“Schemes to Defraud” Covered in the Florida Communications Fraud Act

“Schemes to Defraud” Covered in the Florida Communications Fraud Act

“Schemes to Defraud” Covered in the Florida Communications Fraud Act

Technology is changing the way we live. Years ago, phones were used to make calls. Now, cell phones are an integral part of our lives. From emails, text messages, to the rise of many messaging applications, technology has made communication much easier and faster. It has also created easy ways for high-tech criminals to use schemes to defraud and other illegal activities.

Florida recognizes this and that many cybercrooks use technology to conceal their identities and to easily gain the confidence of their target victims. As such, Florida’s statutes on frauds now include criminal acts performed using different communication channels.

According to Florida’s State Law, a Scheme to Defraud refers to a systematic and well-planned activity and communication to defraud one or more persons. It includes the intent to wrongfully take or attempt to take the property of another under fraudulent or false pretenses and representations. This can be done through any technological means and channels, which can include the internet, mail, wire, telephone, and other channels of communication.

Classification and Penalties for Schemes to Defraud as Felony

Scheme to defraud is considered to fall under organized fraud and is taken very seriously under Florida Law. Any person proven guilty to have engaged in a scheme to defraud and have taken the property of others through it may be penalized differently, based on the value of the property obtained.

Below are the sentences for those guilty of perpetuating Schemes to Defraud in Florida:

  • If the property obtained has a total value of not more than $20,000, the crime is considered as a third-degree felony. This crime is punishable by imprisonment not exceeding five years, and a fine of $5,000.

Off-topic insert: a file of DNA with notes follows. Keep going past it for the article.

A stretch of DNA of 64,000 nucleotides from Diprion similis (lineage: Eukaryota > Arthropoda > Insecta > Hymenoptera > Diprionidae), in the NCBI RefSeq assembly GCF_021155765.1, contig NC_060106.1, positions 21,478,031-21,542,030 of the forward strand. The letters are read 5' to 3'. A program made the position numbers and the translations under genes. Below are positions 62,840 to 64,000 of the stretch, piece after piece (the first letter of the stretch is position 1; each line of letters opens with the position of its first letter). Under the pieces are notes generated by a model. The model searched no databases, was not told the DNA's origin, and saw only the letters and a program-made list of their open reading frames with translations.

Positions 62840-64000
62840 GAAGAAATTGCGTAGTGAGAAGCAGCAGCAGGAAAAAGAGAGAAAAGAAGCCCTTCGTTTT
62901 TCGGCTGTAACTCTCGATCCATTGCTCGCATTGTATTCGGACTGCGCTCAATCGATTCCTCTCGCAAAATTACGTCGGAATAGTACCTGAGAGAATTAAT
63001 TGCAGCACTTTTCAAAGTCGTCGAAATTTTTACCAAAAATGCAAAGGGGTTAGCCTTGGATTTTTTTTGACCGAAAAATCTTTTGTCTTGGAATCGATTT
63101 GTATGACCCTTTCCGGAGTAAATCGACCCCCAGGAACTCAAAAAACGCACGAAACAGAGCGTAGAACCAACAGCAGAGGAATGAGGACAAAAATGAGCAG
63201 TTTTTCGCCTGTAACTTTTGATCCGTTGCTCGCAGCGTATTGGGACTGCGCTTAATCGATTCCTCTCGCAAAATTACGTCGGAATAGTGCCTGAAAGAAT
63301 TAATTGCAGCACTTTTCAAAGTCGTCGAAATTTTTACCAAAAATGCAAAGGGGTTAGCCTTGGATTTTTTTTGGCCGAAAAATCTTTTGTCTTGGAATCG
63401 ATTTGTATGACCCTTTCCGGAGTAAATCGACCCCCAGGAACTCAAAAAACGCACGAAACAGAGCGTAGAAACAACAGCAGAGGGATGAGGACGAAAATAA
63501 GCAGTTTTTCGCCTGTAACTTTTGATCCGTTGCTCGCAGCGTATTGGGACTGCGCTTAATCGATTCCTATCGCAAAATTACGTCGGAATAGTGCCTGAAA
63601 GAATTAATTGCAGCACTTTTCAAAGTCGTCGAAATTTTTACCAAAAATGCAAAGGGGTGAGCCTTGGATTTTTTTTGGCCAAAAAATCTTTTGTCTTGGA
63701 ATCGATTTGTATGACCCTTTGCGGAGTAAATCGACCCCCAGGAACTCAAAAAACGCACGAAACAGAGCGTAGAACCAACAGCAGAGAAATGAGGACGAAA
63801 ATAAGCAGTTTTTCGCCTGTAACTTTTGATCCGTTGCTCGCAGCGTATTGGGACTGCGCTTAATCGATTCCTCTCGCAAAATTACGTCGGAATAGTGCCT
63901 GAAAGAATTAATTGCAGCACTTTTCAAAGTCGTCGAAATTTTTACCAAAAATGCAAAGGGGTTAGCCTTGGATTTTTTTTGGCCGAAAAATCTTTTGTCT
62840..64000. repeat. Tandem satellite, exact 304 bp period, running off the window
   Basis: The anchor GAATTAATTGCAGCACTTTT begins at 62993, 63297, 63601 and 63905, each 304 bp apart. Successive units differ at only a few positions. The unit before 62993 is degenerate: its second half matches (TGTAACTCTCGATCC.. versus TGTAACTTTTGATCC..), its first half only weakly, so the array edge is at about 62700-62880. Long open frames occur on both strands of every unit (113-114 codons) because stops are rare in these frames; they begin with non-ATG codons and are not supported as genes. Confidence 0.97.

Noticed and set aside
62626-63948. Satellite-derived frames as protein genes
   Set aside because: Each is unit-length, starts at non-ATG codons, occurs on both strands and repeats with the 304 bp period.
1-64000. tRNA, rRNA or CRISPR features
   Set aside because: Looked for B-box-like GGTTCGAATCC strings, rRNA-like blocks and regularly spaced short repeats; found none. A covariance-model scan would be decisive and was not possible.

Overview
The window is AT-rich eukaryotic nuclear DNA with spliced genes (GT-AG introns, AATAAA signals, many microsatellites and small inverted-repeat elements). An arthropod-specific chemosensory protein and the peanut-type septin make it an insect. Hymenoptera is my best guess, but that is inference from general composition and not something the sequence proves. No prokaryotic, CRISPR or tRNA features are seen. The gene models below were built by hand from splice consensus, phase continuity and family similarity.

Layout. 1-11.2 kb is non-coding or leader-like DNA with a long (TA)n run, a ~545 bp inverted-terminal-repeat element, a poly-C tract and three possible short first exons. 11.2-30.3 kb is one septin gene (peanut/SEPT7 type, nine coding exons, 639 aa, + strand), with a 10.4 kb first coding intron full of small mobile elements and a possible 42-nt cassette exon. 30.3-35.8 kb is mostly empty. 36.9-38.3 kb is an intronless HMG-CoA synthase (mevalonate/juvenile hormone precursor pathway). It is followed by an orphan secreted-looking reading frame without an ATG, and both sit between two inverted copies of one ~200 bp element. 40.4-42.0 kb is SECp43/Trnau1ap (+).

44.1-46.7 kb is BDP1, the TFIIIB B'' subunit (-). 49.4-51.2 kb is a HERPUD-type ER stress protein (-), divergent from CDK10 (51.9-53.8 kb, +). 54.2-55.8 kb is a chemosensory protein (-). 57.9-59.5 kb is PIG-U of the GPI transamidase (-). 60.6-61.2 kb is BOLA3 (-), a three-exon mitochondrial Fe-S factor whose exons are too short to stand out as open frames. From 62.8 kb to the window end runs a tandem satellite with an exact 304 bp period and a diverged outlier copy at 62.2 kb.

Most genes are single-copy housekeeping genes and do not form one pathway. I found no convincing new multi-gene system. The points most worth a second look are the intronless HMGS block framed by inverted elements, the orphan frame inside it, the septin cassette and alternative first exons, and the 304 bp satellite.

• If the property obtained is more than $20,000 but less than $50,000, it is considered as a second-degree felony. This conviction is punishable by imprisonment not exceeding fifteen years, and a fine of $10,000.
  • If the property obtained is more than $50,000, the crime committed is considered as a first-degree felony. This crime is punishable by imprisonment not exceeding thirty years, and a fine of $10,000.

Even the defendant took no property was taken by the defendant during the communication, but there was intent to take such property, he can still face penalties if found guilty. The following are the penalties, per Florida Statutes:

  • For a scheme to defraud in which the property under investigation has a total value of $300 or more, the charge is a third-degree felony. This crime is punishable by imprisonment which shall not exceed five years, and a fine of $5,000 if found guilty.
  • For a scheme to defraud in which the property in question has a total value of not more than $300, the guilty violator will be charged with a misdemeanor in the first degree. If found guilty, he will be sentenced to an imprisonment not exceeding one year, and a fine of $ 1000.

Let a Criminal Defense Lawyer in Florida Help You

Whether you have been wrongfully accused or you are a victim of any schemes to defraud in Florida, seek legal help immediately! A criminal lawyer experienced and knowledgeable in Florida Statutes on Fraud can provide the legal assistance you need and help you fight the charges today. Call the Law Offices of Michael A. Gottlieb, P.A. right away at 954-462-1005 and let our legal team take over your case.

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